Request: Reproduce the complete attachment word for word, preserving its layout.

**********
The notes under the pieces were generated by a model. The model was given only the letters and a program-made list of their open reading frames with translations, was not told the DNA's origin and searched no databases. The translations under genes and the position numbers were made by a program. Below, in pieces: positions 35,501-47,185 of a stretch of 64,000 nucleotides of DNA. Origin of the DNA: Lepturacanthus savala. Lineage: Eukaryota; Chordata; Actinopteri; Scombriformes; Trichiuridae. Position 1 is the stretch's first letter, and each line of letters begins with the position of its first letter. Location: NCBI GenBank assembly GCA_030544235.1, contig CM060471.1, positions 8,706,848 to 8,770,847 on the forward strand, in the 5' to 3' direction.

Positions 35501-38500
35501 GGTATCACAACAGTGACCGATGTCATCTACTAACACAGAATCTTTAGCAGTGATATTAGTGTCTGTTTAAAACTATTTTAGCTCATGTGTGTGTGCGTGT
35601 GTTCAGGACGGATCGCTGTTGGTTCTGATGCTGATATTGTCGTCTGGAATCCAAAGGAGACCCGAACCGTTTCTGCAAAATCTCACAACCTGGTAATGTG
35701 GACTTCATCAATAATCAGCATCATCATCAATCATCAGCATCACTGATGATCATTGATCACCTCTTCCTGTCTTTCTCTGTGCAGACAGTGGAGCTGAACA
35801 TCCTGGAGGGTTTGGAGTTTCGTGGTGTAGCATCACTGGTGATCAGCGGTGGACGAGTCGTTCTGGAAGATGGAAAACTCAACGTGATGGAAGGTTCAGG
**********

The notes under the pieces were generated by a model. The model was given only the letters and a program-made list of their open reading frames with translations, was not told the DNA's origin and searched no databases. The translations under genes and the position numbers were made by a program. Below, in pieces: positions 35,501-47,185 of a stretch of 64,000 nucleotides of DNA. Origin of the DNA: Lepturacanthus savala. Lineage: Eukaryota; Chordata; Actinopteri; Scombriformes; Trichiuridae. Position 1 is the stretch's first letter, and each line of letters begins with the position of its first letter. Location: NCBI GenBank assembly GCA_030544235.1, contig CM060471.1, positions 8,706,848 to 8,770,847 on the forward strand, in the 5' to 3' direction.

Positions 35501-38500
35501 GGTATCACAACAGTGACCGATGTCATCTACTAACACAGAATCTTTAGCAGTGATATTAGTGTCTGTTTAAAACTATTTTAGCTCATGTGTGTGTGCGTGT
35601 GTTCAGGACGGATCGCTGTTGGTTCTGATGCTGATATTGTCGTCTGGAATCCAAAGGAGACCCGAACCGTTTCTGCAAAATCTCACAACCTGGTAATGTG
35701 GACTTCATCAATAATCAGCATCATCATCAATCATCAGCATCACTGATGATCATTGATCACCTCTTCCTGTCTTTCTCTGTGCAGACAGTGGAGCTGAACA
35801 TCCTGGAGGGTTTGGAGTTTCGTGGTGTAGCATCACTGGTGATCAGCGGTGGACGAGTCGTTCTGGAAGATGGAAAACTCAACGTGATGGAAGGTTCAGG